Folksongs: Cold and Raw

Anonimo (sec. XVII): Cold and Raw ovvero The Maid who Sold her Barley o anche The Farmer’s Daughter, ballad di probabile origine scozzese. The Baltimore Consort.

Cold and raw the North did blow, bleak in a morning early;
All the trees were hid with snow, cover’d with winter fearly.
As I came riding o’er the slough, I met with a farmer’s daughter,
Rosie cheeks, and bonny brow, geud faith, made my mouth to water.

Down I vail’d my bonnet low, meaning to show my breeding,
She return’d a graceful bow, her visage far exceeding:
I ask’d her where she went so soon, and long’d to begin a parley:
She told me to the next market town, a purpose to sell her barley.

«In this purse, sweet soul!» said I, «twenty pound lies fairly,
Seek no farther one to buy, for I’se take all thy barley:
Twenty more shall purchase delight, thy person I love so dearly,
If thou wilt lig by me all night, and gang home in the morning early.»

«If forty pound would buy the globe, this thing I’s not do, sir;
Or were my friends as poor as Job, I’d never raise’em so, sir:
For shou’d you prove to-night my friend, we’se get a young kid together,
And you’d be gone e’r nine months end, & where shall I find the father?»

«Pray what would my parents say, if I should be so silly,
To give my maidenhead away, and lose my true love, Billy!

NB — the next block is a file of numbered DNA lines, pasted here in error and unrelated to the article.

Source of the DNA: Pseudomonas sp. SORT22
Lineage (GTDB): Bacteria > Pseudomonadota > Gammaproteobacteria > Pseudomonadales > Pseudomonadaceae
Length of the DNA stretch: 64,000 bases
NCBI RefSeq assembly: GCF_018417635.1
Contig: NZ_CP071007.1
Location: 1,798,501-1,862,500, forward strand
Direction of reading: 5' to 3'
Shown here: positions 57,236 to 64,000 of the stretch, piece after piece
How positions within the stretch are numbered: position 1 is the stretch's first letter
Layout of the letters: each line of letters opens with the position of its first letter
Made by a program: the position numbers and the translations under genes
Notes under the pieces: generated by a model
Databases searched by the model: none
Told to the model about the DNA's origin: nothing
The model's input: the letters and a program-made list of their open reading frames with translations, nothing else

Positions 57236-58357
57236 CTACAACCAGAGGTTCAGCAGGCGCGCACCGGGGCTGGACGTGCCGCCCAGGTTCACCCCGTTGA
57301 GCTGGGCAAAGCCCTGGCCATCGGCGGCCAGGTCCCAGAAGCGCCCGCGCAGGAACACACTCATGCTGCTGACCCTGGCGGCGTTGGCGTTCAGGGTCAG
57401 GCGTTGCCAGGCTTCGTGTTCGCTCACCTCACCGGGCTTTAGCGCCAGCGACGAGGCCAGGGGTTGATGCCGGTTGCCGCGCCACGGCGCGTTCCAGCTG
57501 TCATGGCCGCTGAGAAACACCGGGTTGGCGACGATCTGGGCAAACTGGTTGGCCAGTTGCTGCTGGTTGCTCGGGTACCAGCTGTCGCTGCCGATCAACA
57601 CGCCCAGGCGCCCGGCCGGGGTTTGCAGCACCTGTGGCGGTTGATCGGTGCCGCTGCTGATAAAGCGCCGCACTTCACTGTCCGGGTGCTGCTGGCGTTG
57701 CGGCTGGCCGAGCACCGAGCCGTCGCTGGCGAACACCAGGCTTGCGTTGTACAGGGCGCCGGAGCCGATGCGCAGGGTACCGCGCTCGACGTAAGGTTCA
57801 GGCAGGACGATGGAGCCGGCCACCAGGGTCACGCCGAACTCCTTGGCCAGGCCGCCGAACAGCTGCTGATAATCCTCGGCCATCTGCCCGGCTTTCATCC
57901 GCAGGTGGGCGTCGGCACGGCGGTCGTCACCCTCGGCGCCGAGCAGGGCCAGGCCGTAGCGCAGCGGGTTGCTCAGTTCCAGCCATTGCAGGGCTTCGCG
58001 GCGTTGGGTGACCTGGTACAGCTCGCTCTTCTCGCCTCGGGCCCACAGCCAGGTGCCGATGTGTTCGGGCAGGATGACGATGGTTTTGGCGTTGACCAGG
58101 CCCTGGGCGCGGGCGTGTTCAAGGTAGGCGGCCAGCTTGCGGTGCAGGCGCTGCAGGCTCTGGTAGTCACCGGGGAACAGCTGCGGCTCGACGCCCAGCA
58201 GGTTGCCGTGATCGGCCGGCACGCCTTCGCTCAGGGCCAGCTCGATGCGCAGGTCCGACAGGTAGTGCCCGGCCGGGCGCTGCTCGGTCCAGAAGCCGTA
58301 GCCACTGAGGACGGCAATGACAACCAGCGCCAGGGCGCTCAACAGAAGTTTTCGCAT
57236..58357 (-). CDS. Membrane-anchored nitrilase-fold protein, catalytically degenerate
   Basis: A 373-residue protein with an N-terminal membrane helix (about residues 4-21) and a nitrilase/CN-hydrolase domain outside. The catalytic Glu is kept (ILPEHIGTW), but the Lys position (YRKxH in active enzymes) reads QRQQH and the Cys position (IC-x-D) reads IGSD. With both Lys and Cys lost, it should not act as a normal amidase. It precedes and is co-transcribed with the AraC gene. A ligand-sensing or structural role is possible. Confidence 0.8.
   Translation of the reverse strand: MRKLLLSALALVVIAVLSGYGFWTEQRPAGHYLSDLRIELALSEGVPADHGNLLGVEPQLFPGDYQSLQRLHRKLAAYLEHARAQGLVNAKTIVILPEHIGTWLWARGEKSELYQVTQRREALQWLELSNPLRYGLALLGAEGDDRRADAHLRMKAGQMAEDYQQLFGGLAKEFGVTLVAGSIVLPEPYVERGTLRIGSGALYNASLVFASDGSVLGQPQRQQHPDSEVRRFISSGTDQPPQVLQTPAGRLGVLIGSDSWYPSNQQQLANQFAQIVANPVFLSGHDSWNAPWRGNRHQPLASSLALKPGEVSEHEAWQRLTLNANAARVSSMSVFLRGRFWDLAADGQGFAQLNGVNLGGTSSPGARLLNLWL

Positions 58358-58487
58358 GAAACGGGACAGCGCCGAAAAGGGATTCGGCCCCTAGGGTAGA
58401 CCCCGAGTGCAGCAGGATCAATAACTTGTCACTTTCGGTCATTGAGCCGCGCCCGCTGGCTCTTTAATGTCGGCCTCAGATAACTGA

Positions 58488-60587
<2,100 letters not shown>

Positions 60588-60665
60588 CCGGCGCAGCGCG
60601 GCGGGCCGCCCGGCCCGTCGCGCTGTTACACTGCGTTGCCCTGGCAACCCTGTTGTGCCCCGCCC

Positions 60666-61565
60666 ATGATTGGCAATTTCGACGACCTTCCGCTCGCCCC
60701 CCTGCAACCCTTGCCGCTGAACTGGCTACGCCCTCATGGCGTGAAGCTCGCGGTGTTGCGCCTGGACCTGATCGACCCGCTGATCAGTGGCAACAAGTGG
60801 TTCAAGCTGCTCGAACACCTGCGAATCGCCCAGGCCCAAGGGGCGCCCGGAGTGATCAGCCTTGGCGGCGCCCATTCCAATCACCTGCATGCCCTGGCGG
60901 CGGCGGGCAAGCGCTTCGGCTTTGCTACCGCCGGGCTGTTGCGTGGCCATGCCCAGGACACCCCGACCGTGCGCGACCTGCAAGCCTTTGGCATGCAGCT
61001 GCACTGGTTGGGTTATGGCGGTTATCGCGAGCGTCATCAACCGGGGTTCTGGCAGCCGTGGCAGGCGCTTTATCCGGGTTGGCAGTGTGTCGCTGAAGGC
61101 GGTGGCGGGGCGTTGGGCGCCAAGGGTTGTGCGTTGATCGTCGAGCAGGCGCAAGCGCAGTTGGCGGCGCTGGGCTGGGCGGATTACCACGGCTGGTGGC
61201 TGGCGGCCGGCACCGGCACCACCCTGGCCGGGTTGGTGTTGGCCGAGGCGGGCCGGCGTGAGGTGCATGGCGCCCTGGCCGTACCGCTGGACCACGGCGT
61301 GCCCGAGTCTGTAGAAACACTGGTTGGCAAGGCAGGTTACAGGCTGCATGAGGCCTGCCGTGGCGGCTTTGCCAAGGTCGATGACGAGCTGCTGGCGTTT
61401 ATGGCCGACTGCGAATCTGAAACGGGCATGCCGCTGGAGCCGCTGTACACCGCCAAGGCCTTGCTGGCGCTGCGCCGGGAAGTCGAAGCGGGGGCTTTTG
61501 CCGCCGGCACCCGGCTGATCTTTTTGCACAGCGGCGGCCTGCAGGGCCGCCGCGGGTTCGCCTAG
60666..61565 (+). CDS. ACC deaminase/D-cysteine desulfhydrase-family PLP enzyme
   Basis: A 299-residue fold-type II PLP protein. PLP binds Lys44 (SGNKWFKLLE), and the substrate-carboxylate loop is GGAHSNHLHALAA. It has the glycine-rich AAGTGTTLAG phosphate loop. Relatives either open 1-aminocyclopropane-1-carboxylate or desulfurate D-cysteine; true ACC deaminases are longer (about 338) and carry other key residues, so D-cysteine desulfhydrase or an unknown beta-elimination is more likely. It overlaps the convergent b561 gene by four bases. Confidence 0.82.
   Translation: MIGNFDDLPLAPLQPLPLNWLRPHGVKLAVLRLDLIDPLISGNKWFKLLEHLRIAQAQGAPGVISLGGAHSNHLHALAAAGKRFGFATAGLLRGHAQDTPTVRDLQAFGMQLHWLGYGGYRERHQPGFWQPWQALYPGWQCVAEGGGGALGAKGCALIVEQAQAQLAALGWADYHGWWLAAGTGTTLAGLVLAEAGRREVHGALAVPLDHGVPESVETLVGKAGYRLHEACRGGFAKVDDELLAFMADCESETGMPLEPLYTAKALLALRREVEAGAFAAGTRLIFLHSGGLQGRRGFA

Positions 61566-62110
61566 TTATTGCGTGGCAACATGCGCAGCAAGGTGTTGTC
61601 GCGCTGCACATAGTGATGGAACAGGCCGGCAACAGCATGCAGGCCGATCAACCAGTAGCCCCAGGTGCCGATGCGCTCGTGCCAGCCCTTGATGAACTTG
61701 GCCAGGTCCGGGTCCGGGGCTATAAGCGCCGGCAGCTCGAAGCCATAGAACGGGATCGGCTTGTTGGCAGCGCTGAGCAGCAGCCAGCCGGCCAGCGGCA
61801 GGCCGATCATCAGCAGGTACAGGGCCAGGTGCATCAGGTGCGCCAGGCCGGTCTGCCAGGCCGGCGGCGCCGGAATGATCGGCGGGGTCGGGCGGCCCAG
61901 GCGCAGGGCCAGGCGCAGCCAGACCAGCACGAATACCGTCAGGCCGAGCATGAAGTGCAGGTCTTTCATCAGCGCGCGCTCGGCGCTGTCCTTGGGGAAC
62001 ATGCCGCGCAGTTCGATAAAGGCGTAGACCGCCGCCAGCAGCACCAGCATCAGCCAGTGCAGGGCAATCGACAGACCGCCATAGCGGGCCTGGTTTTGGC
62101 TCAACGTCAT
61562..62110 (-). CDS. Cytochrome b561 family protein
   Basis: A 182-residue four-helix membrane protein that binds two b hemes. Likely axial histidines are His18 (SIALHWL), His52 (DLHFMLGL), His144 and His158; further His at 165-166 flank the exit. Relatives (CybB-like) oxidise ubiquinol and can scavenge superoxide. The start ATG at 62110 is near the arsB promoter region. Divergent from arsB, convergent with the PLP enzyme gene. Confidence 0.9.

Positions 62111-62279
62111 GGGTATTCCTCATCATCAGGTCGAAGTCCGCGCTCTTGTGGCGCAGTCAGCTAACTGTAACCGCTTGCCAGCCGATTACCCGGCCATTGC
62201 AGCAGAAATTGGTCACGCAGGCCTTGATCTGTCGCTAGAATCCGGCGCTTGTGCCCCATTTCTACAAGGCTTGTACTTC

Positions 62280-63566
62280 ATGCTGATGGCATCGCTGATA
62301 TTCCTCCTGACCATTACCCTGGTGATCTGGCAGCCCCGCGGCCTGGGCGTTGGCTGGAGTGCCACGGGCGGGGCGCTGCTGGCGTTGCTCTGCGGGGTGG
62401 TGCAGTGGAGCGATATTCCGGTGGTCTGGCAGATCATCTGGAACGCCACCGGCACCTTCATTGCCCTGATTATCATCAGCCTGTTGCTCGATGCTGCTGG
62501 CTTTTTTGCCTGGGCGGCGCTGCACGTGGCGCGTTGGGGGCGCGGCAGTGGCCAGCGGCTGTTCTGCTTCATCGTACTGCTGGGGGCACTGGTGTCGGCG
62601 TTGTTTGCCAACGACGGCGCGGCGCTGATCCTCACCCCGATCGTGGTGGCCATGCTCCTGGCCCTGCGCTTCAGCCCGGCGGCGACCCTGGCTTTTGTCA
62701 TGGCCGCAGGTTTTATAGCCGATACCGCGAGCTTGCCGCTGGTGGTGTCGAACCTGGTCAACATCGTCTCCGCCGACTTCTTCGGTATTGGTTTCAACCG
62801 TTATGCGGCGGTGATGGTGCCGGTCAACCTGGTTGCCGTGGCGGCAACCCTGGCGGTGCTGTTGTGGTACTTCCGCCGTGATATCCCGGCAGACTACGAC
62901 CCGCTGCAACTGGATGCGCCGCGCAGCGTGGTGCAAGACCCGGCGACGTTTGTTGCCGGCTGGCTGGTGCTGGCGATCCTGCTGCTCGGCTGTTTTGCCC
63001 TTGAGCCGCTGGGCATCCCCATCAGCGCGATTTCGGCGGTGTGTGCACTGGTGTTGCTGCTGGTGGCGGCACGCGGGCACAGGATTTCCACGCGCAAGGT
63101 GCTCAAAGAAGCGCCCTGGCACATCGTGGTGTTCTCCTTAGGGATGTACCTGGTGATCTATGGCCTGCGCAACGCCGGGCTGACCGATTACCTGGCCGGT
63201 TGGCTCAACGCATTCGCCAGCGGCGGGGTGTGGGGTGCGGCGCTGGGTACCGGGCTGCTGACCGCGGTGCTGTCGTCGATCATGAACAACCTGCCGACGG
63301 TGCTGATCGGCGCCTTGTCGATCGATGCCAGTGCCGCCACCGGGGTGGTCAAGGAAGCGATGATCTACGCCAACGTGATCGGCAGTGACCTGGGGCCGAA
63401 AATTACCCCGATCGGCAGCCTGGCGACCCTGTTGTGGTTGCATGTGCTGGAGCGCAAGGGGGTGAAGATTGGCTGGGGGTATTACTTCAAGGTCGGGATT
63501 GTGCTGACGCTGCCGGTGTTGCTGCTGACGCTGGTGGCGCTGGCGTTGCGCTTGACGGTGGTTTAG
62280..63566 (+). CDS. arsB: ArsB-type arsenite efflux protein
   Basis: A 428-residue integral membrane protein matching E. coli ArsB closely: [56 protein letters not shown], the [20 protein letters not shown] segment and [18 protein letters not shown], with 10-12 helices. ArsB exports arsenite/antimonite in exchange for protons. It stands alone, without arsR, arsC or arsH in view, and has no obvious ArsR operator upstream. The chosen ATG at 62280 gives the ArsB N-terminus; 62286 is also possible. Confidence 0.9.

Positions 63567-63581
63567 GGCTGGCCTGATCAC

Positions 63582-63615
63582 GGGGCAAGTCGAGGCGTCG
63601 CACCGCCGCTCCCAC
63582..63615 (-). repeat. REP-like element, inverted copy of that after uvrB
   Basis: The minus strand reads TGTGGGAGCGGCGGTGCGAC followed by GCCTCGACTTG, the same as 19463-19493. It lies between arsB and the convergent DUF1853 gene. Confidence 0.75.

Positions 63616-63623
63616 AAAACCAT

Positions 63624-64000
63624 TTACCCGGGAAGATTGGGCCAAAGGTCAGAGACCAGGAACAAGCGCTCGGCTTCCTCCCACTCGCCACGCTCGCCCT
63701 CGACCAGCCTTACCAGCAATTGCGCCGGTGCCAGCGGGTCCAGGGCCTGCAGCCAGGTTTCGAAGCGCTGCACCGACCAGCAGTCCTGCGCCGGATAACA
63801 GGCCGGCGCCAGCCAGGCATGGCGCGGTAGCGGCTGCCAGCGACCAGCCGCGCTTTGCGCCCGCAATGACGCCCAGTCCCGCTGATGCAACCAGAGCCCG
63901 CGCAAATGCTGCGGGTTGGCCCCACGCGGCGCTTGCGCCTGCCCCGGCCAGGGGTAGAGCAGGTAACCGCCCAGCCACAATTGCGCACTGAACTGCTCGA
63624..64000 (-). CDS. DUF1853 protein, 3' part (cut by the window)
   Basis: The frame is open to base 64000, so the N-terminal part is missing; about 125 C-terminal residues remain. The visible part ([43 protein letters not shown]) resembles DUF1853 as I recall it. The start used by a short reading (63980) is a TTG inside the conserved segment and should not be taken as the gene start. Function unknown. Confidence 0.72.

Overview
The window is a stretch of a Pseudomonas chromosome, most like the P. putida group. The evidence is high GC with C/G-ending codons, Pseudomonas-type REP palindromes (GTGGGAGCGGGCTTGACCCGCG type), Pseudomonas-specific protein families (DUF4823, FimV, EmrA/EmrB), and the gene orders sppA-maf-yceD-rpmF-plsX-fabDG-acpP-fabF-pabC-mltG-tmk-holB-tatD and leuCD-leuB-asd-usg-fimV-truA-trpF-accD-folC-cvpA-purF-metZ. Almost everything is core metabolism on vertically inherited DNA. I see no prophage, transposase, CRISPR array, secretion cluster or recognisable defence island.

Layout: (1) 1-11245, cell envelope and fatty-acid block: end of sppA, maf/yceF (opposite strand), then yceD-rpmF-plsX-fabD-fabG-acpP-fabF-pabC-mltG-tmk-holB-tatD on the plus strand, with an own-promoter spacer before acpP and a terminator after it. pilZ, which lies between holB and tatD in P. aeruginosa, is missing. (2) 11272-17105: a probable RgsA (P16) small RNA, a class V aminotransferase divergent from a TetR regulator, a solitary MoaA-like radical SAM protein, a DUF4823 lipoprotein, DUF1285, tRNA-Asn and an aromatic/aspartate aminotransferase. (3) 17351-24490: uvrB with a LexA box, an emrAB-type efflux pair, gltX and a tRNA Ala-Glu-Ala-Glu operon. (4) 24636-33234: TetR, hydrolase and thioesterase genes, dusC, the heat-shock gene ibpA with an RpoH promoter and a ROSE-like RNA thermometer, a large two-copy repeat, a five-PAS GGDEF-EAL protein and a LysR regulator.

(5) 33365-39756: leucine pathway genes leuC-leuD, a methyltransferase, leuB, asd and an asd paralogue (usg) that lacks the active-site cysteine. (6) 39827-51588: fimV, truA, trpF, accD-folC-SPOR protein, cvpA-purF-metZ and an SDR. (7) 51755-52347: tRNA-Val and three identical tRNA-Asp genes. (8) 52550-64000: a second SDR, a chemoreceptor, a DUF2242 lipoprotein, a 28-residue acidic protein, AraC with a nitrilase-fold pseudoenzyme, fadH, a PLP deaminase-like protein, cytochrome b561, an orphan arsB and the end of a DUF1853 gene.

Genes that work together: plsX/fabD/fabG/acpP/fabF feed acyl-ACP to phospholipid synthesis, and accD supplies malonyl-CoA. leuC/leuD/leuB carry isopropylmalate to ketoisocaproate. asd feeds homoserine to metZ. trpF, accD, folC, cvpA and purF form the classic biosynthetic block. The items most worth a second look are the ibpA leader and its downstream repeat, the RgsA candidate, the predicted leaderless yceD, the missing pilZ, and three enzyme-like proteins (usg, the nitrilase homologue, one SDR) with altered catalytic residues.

Oh this would bring me to disgrace, and therefore I say you nay, sir;
And if that you would me embrace, first marry, & then you may, sir!»

I told her I had wedded been, fourteen years and longer,
Else I’d chuse her for my queen, and tye the knot yet stronger.
She bid me then no farther roame, but manage my wedlock fairly,
And keep my purse for poor spouse at home, for some other should have her barley.

Then as swift as any roe, she rode away and left me;
After her I could not go, of joy she quite bereft me:
Thus I my self did disappoint, for she did leave me fairly,
My words knock’d all things out of joint, I lost both the maid and the barley.

Il testo è compreso nella monumentale silloge Wit and Mirth, or Pills to Purge Melancholy curata da Thomas D’Urfey, la cui 1a edizione risale al 1698; nel corso degli anni è stato associato a musiche diverse: la versione del Baltimore Consort adotta la melodia di Stingo, or The Oyle of Barley, un jig (danza) tratta dalla raccolta The English dancing master (16511) di John Playford; stingo e oil of barley sono due modi di dire popolari con i quali si indicava all’epoca una birra forte a gradazione elevata.
La melodia doveva essere assai popolare nel primo Settecento, tant’è vero che Pepusch la utilizzò per rivestire di musica l’aria «If any Wench Venus’s Girdle wear», cantata da Mrs Peachum nella 4a scena del I atto della Beggar’s Opera di John Gay (rappresentata per la 1a volta nel 1728).

If any Wench Venus’s Girdle wear,
 Though she be never so ugly;
Lilies and Roses will quickly appear,
 And her Face look wond’rous smugly.

Beneath the left Ear so fit but a Cord,
 (A Rope so charming a Zone is!)
The Youth in his Cart hath the Air of a Lord,
 And we cry, There dies an Adonis!

(Non mi è chiaro perché, nella clip, la musica sia associata a immagini tratte da un ben noto videogioco. Ma tant’è: a volte, si sa, bisogna fare di necessità virtù.)


Playford 1651

Annunci

Sortilegi

Riccardo Pick-Mangiagalli (10 luglio 1882 - 8 luglio 1949): Sortilegi, poema sinfonico per pianoforte e orchestra op. 39 (1917). Hans Priegnitz, pianoforte; Rundfunkorchester Hannover des NWDR, dir. Willy Steiner.


Sortilegi